Browse

You are looking at 51 - 60 of 648 items for :

  • Democratization Studies x
  • Refine by Access: All content x
  • Refine by Content Type: Articles x
Clear All Modify Search
Restricted access

Neoliberalism, Hedonism and the Dying Public

Reclaiming Political Agency through the Exercise of Courage

Grant M. Sharratt and Erik Wisniewski

Abstract

While the pursuit of hedonism is legitimated by neoliberal governmentality, its disciplining and isolating forces prevent individuals from being fulfilled by their pursuit of pleasure. Concomitantly, this hedonism (pursuing pleasure to avoid pain) causes individuals to withdraw from public political life. In this article we argue that, instead of attempting to pursue pleasure through the experience of material comfort, individuals ought to orient themselves towards membership in substantive political associations. Further, we argue that it is through such membership that one can attain genuine fulfilment, while simultaneously reclaiming agency, both on individual and collective terms. Though individuals must be willing to take on the risk of pain, their membership in substantive political associations provides genuine fulfilment, while also allowing for the construction of new worlds through political action.

Restricted access

Neoliberalism, the Left and the Rise of the Far Right

On the Political and Ideological Implications of Capitalism's Subordination of Democracy

Costas Panayotakis

Abstract

After analyzing the tension between capitalism and liberal democracy, this article explores two ways that the political left has tried to navigate this tension. Both these strategies prevent parties of the left and the center-left from exposing capitalism's undemocratic implications, while also helping to discredit political democracy. Unable to unify working people and ordinary citizens against the suffering that capitalism inflicts on them, the left inadvertently makes it possible for the far right to channel people's discontent in ways that attack liberal democracy and turn working people against each other. Last but not least, the discrediting of democracy that results from these processes gives rise to a vicious cycle by also encouraging the adoption of neoliberal policies, which further intensify the subordination of democratically elected governments to capitalist interests.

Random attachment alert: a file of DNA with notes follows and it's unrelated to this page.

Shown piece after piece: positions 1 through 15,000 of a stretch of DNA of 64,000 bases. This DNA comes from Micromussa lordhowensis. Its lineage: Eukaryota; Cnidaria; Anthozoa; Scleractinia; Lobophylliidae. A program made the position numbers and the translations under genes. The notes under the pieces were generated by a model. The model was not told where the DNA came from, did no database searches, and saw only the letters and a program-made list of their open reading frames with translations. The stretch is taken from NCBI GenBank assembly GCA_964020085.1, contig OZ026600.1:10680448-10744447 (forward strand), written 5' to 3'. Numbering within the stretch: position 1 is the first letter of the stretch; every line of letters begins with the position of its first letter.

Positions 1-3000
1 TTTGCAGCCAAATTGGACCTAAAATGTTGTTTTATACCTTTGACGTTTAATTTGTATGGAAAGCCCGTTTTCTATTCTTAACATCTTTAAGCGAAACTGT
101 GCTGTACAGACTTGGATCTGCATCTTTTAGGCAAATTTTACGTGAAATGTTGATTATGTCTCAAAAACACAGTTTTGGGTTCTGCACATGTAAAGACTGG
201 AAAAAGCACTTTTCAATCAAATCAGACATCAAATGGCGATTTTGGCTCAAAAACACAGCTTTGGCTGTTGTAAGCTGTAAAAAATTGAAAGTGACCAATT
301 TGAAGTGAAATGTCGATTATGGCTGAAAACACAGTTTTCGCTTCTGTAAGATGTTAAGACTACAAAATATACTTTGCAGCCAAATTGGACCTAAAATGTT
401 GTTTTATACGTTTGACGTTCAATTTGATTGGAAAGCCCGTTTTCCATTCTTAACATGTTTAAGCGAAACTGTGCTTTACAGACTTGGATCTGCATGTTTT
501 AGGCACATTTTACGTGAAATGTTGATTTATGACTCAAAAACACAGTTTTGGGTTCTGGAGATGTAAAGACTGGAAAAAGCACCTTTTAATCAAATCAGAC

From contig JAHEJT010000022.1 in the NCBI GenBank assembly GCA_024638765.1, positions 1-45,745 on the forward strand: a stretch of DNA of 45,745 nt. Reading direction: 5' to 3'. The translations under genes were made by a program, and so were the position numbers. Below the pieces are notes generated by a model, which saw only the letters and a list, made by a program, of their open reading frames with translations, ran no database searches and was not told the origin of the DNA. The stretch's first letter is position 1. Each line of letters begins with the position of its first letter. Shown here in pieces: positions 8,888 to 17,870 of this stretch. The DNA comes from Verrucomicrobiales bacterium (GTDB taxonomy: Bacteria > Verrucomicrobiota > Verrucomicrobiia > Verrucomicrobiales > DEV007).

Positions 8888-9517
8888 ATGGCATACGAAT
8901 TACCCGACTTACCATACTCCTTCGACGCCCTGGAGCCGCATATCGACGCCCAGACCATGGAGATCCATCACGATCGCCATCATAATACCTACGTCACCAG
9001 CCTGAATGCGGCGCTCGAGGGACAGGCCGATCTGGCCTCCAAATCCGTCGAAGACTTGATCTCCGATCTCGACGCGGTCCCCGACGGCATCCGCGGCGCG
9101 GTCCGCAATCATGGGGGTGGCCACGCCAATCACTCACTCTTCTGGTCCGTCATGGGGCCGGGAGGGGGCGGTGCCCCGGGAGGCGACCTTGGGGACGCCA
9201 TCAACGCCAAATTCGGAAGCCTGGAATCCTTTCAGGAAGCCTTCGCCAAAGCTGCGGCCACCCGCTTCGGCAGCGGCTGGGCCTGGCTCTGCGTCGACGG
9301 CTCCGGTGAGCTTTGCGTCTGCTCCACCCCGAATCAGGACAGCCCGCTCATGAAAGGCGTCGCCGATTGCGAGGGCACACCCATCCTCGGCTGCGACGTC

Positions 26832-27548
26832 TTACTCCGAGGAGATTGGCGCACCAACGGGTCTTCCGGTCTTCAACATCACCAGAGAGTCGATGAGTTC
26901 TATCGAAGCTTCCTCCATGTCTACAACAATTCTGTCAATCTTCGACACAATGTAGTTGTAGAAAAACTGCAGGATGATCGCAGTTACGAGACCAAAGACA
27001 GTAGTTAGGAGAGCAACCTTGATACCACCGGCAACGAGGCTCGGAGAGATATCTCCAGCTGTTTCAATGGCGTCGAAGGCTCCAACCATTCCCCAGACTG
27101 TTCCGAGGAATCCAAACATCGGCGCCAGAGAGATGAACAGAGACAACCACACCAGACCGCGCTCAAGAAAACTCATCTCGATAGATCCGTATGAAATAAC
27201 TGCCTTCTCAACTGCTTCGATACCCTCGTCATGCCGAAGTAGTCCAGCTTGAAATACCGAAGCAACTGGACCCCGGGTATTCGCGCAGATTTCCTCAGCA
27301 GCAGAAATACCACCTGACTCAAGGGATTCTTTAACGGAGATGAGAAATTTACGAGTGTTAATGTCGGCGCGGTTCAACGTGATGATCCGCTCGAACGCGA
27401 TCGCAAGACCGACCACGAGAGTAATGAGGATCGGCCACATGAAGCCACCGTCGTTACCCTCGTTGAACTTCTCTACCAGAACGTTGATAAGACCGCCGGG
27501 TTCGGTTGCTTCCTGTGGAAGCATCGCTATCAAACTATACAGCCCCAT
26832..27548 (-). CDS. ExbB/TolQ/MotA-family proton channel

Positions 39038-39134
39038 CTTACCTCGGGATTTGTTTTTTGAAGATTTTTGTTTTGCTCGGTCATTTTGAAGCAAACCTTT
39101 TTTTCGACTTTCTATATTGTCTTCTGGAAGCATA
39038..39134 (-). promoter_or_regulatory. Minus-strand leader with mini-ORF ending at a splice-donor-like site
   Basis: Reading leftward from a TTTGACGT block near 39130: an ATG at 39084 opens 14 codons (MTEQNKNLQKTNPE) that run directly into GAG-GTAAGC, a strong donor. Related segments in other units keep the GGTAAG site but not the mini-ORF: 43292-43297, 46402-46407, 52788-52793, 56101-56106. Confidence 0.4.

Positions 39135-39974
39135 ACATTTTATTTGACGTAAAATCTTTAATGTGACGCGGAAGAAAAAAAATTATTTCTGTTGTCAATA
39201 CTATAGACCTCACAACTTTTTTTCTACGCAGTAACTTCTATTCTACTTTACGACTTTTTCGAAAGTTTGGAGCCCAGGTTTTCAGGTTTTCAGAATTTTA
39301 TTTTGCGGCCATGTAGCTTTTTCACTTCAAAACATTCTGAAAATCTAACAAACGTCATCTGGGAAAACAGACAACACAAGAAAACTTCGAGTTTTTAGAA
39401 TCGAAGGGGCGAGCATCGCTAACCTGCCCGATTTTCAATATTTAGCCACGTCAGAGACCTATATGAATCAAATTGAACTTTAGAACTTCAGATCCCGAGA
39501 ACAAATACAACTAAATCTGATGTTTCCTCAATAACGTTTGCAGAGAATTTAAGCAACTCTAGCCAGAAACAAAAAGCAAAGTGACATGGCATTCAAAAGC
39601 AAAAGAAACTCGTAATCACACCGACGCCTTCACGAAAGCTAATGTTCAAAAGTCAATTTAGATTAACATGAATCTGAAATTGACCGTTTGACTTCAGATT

Restricted access

Territorial Sovereignty

A Discussion

Professor Anna Stilz and Interviewed by Dr Christine Hobden

Restricted access

Tolerating the Conditionally Tolerant

The Uneasy Case of Salvation Religions

William A. Edmundson

Abstract

How can a tolerant, liberal political culture tolerate the presence of only conditionally tolerant illiberal sub-cultures while remaining true to its principles of tolerance? The problem falls within the intersection of two developments in the thinking of two of the leading anglophone philosophers of the last half-century, Bernard Williams and John Rawls. Rawls, particularly, struggled with the problem of how a liberal society might stably survive the clash of plural sub-cultures that a liberal society – unless it is oppressively coercive – must itself foster and allow to flourish. And he separately struggled with the problem of how liberal peoples might peacefully share the planet with illiberal, but “decent” peoples elsewhere. This article shows that Rawls's two solutions do not easily mix, and argues that state-approved early education must do more than merely to inform children that losing their faith will not land them in jail.